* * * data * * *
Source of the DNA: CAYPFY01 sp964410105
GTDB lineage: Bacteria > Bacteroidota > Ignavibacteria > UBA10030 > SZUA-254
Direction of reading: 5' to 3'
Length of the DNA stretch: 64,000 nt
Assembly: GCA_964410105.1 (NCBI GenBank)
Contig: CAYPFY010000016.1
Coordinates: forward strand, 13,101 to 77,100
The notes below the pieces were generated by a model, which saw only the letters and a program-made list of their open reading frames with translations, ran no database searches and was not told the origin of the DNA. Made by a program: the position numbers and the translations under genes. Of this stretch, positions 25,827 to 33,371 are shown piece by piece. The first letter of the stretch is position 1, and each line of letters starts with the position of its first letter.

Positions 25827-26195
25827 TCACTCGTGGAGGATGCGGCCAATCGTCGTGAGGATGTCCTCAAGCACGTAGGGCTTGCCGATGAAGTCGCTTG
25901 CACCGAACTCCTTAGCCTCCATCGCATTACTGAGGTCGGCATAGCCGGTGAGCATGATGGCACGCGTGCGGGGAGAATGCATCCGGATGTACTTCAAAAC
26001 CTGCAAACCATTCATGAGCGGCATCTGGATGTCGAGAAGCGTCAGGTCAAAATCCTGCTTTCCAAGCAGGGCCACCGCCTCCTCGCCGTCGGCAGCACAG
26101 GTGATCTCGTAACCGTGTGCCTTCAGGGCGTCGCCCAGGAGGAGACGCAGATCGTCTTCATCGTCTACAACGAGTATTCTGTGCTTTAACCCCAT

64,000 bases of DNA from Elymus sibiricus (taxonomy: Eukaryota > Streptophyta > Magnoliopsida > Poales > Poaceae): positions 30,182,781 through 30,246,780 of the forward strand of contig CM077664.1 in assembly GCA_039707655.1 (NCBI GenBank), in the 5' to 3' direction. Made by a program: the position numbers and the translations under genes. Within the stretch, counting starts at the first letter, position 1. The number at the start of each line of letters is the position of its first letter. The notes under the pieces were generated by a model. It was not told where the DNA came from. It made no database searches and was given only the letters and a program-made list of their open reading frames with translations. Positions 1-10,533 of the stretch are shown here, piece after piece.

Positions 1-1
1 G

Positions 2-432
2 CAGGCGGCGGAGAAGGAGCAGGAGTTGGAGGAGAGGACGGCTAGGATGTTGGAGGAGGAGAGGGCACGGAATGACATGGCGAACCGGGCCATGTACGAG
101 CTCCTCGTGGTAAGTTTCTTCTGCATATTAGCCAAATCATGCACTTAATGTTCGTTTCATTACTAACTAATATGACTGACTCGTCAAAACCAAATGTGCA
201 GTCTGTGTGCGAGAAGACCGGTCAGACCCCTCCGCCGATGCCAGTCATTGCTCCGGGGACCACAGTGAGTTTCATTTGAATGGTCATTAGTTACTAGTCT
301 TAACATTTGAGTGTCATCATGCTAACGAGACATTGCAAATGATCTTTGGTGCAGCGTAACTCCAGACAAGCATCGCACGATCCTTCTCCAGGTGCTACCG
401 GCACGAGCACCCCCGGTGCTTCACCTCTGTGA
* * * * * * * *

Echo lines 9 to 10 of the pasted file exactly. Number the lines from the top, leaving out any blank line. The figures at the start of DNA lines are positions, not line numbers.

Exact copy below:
Positions 25827-26195
25827 TCACTCGTGGAGGATGCGGCCAATCGTCGTGAGGATGTCCTCAAGCACGTAGGGCTTGCCGATGAAGTCGCTTG